Today the water sector is a priority in Uganda as emphasised in the country's Poverty Eradication Action Plan. Ironically Uganda has significant water resources through its abundance of lakes however the rapid expansion of urban areas together with poor water management has left the country with a low safe water coverage. Only 32% of Ugandans have access to a basic water supply, while just 19% have access to basic sanitation with seven million Ugandans practicing open defecation. This in a country where infant mortality stands at 33.4 in 1,000 and diarrhea causes 10% of infant deaths in Uganda (2021). Inevitably this lack of clean water and sanitation has an effect on children's education in Uganda as well as the overall productivity of the nation. Teenage girls in particular often have to stay off school where there is no running water and in general being unable to wash hands is a contributory factor in the spread of illnesses such as diarrhoea. The lack of clean water also affects the environment with water collected from unsanitary boreholes, often infested with parasites and animal faceas having to be boiled before use and the fires are made from felled trees.
One school child in Uganda explains; "Whenever I take that dirty water because we don't have a borehole the stomach start paining me and I start diarrhoea. When ever I start diarrhoea I just go back home. I can remain at home. I cannot come to school. And I get treatment. If I get treatment then I come to school. Normally my subject I like science because I want to become a nurse. I want to become a nurse to save people's lives, now if I miss science I cannot perform well. Makes me to fail the exams. Because the teacher will teach when I'm not there. If exams come, I don't know their meaning. Then I fail."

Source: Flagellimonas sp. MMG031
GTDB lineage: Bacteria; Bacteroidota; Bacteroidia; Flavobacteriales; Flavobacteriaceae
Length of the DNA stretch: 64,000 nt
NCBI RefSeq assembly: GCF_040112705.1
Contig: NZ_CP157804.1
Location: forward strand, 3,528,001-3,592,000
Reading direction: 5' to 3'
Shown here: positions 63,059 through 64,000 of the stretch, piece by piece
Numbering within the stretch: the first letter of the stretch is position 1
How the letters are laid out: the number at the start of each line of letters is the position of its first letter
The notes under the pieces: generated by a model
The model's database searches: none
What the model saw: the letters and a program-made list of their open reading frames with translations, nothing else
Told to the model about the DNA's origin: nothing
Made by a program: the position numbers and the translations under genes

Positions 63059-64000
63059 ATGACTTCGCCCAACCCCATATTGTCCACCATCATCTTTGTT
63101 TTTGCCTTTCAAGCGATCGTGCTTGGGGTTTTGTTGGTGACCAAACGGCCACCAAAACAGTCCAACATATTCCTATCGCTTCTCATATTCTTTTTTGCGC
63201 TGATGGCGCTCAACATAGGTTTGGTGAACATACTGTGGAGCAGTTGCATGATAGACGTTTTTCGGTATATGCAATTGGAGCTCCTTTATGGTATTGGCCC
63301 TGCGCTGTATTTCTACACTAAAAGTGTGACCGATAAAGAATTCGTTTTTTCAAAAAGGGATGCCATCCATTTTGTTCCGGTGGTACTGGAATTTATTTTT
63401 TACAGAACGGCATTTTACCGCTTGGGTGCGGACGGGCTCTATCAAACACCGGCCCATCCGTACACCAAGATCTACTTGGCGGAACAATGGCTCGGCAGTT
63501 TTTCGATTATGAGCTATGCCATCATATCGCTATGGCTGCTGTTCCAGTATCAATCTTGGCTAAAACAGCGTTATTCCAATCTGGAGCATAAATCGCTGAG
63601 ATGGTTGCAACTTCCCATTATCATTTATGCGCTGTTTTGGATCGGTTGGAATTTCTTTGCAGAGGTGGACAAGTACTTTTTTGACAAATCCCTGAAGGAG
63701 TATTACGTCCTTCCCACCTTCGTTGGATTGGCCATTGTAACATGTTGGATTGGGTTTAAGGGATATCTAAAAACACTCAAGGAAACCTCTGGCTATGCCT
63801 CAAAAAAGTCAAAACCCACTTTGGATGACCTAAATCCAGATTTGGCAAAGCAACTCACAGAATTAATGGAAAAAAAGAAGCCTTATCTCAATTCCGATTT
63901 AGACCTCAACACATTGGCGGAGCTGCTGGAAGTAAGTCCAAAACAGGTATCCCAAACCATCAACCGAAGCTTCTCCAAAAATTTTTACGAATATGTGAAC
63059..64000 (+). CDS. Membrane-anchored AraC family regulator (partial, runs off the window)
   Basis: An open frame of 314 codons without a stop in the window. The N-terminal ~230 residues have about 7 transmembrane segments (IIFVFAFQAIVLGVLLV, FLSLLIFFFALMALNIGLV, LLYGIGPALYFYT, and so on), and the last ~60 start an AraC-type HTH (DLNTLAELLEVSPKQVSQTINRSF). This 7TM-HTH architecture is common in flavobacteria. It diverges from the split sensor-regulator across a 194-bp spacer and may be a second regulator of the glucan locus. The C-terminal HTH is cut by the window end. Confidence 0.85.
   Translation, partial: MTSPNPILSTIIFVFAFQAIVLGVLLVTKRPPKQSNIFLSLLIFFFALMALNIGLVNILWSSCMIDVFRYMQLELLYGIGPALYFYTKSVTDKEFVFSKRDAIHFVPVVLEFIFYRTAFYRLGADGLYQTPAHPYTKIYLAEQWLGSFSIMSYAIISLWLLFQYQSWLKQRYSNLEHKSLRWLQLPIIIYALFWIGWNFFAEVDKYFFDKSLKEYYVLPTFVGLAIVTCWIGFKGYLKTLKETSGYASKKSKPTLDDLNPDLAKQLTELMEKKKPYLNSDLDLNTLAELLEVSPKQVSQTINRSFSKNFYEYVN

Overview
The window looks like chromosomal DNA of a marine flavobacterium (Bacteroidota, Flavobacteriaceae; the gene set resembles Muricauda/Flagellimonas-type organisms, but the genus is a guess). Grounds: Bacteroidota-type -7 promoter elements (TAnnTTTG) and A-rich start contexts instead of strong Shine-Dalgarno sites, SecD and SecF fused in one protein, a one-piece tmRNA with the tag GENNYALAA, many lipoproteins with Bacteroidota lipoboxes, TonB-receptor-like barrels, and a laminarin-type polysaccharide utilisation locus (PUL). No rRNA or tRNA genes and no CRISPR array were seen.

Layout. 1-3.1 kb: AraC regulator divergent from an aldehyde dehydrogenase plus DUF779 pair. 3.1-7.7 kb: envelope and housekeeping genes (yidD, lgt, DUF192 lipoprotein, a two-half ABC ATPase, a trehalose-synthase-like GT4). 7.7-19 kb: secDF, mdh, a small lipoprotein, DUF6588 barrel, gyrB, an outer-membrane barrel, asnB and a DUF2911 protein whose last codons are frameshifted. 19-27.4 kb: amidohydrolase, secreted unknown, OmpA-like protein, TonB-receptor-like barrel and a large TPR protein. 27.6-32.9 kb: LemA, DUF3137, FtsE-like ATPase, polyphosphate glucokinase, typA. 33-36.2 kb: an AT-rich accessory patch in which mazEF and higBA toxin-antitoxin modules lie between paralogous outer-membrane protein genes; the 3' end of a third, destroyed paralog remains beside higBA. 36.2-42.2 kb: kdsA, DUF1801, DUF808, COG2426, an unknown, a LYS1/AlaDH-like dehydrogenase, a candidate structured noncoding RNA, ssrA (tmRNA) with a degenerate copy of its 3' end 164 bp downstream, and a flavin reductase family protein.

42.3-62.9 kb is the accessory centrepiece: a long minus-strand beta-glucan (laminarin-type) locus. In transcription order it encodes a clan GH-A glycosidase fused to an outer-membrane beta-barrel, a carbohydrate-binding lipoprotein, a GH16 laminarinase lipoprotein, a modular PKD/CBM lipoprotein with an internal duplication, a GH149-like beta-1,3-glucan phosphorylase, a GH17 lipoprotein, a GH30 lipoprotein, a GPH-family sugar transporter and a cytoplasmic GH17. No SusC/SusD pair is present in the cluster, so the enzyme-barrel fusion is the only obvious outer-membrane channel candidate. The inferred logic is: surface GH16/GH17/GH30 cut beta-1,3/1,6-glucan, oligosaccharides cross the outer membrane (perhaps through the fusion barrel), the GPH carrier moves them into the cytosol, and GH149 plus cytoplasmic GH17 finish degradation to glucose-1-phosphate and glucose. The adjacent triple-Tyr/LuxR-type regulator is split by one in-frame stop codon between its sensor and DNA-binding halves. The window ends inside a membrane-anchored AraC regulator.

Whilst Uganda's efforts to improve its water supply are well intentioned, it still spends around 3.0% of its national budget on the water and environment sector (down from 5.0% in 2018/19) just over the 2.5971% (2020) it spends on military expenditure. The Water and Environment Sector of Uganda has recently developed a Strategic Sector Investment Plan (SSIP) to guide annual investments in the sector up until 2030. In the meantime for many, particularly in rural areas, it's a daily 1-2 km walk to fetch water from boreholes and when those boreholes dry up during the dry season or hand pumps break down, they have to reply on swamp water to meet their daily needs. Part of the problem is simply a lack of funds in what is one of the world's poorest countries and a weak coordination and management of the issue at both a national and local level.
The the water problem is further compounded by erratic rain patterns with notable drought events in the years 1967, 1979, 1987, 1999, 2002, 2005, 2008, 2010 and 2017 (World Bank 2019) affecting agriculture and animal tending with farmers in some areas losing much of their livestock.
Water in Uganda: Volunteer in Uganda
Water in Uganda: Life in Uganda
Water in Uganda: Sponsor a Child in Uganda
Water in Uganda: Uganda Country Profile
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